August's advice article

Patent Owners – Beware of Maintenance Fee Scam

The United States Patent and Trademark Office has previously warned stakeholders about unsolicited communications regarding maintenance fees, but it’s something that bears repeating.

Many patent owners have received unsolicited communications that at first glance appear to be “official” but are not actually from the USPTO. These communications usually contain warnings about the expiration of patents for failure to pay the maintenance fees of the patent. The communications often sound urgent, in hopes that recipients will be intimidated into paying the fees listed, which frequently include the cost to maintain the patent as well as a “service charge” for the third party’s trouble.

While maintenance fees must be paid three, seven, and 11 years after the patent issues, a patent owner can pay the fee without the assistance of a third party. In fact, the USPTO has made it possible for a patent owner to pay the fee online easily and securely. Further, if you need assistance with determining when maintenance fees are due, you can check online for yourself or contact us at the Inventor Assistance Center at 1-800-786-9199 for assistance.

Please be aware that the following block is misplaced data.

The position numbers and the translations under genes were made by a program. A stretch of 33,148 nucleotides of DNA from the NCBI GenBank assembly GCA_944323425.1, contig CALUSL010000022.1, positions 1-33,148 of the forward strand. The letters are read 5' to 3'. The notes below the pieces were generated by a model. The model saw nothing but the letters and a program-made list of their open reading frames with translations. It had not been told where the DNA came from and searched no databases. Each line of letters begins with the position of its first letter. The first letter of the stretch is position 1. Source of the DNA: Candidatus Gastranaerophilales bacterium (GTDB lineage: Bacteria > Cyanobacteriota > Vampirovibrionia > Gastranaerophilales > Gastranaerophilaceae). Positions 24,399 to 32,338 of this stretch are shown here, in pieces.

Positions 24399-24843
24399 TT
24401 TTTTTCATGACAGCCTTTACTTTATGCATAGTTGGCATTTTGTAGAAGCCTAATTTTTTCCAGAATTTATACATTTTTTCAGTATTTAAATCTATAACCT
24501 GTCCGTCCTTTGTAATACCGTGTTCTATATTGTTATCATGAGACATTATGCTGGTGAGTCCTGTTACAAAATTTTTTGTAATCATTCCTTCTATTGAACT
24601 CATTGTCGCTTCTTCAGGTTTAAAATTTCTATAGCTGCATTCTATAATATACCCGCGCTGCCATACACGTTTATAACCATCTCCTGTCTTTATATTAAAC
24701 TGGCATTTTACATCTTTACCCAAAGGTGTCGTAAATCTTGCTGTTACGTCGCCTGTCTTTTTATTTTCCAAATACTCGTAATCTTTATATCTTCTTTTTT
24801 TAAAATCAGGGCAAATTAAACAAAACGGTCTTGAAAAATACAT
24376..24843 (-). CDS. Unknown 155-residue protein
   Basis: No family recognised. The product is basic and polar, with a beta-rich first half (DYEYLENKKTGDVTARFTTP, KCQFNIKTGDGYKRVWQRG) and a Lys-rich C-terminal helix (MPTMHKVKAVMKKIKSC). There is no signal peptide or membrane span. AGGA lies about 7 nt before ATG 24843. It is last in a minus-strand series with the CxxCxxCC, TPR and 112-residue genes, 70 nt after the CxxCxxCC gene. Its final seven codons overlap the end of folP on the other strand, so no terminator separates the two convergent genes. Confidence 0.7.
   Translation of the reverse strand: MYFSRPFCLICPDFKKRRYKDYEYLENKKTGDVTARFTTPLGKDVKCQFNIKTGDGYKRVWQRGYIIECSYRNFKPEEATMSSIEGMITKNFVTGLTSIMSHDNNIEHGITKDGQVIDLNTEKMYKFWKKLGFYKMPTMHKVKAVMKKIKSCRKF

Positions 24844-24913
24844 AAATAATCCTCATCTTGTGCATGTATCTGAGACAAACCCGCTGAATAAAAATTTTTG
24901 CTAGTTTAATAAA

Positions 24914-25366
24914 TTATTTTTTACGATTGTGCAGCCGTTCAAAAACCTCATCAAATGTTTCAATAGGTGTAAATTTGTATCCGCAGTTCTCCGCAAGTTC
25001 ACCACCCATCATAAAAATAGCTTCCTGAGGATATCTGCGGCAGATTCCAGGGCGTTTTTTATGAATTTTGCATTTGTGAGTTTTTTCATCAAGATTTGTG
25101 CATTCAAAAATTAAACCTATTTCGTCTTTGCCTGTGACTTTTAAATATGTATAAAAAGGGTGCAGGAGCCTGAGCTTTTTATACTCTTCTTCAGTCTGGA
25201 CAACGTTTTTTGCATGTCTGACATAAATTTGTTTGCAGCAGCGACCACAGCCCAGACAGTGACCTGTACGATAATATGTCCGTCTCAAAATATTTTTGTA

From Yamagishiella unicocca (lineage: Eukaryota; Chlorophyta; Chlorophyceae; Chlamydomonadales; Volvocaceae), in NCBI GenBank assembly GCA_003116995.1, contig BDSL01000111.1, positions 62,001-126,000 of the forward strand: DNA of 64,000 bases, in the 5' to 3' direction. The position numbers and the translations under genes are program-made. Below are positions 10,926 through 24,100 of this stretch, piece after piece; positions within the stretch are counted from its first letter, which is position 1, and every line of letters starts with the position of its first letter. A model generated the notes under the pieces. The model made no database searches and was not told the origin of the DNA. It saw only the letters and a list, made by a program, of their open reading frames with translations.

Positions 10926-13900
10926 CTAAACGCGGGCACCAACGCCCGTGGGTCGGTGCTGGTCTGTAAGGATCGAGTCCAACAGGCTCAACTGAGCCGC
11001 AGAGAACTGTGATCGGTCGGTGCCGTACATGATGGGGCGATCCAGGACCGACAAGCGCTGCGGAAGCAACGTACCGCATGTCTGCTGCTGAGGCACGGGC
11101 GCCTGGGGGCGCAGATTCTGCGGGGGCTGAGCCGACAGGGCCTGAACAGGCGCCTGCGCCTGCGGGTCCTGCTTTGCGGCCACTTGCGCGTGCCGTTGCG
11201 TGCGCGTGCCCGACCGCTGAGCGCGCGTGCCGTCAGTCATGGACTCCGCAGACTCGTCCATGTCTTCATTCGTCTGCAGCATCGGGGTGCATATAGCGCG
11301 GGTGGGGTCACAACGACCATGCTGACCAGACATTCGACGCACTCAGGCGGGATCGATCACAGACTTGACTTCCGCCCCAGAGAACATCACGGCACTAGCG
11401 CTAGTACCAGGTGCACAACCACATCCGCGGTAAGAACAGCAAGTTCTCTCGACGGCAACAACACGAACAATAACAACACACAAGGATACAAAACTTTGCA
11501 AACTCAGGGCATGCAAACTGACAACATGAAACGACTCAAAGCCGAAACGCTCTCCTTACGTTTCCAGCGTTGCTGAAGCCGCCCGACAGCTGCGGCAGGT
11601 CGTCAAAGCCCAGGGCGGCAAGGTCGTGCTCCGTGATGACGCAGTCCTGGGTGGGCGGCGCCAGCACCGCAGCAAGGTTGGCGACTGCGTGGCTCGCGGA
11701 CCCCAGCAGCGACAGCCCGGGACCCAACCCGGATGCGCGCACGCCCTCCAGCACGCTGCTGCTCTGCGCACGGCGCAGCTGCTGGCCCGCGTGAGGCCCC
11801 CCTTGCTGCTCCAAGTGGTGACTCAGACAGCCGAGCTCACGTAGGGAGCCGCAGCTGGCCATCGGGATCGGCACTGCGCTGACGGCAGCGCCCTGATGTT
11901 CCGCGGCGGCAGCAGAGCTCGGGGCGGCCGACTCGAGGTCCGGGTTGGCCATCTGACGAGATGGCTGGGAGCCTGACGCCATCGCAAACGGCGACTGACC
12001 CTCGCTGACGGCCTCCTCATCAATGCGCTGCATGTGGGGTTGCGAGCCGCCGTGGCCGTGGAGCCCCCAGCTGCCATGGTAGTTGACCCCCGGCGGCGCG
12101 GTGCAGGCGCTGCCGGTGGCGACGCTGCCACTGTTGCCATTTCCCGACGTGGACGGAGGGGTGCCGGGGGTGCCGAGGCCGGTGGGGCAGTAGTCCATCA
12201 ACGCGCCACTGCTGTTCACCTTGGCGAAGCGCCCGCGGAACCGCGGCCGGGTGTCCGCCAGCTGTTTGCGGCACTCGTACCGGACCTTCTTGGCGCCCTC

If you receive a letter or an email that you suspect may be deceptive, contact us via email or telephone at 571-272-8877. Additionally, you can file a complaint with the Federal Trade Commission (FTC). The FTC will not resolve individual complaints, but they may initiate investigations and prosecutions based upon widespread complaints about particular companies and business practices.

Past issues

  • 2017
  • 2016
  • 2015
  • 2014
  • 2013
  • 2012
  • 2011
  • 2010
  • 2006
  • Lightbulbs of various colors representing networking
The USPTO gives you useful information and non-legal advice in the areas of patents and trademarks. The patent and trademark statutes and regulations should be consulted before attempting to apply for a patent or register a trademark. These laws and the application process can be complicated. If you have intellectual property that could be patented or registered as a trademark, the use of an attorney or agent who is qualified to represent you in the USPTO is advised.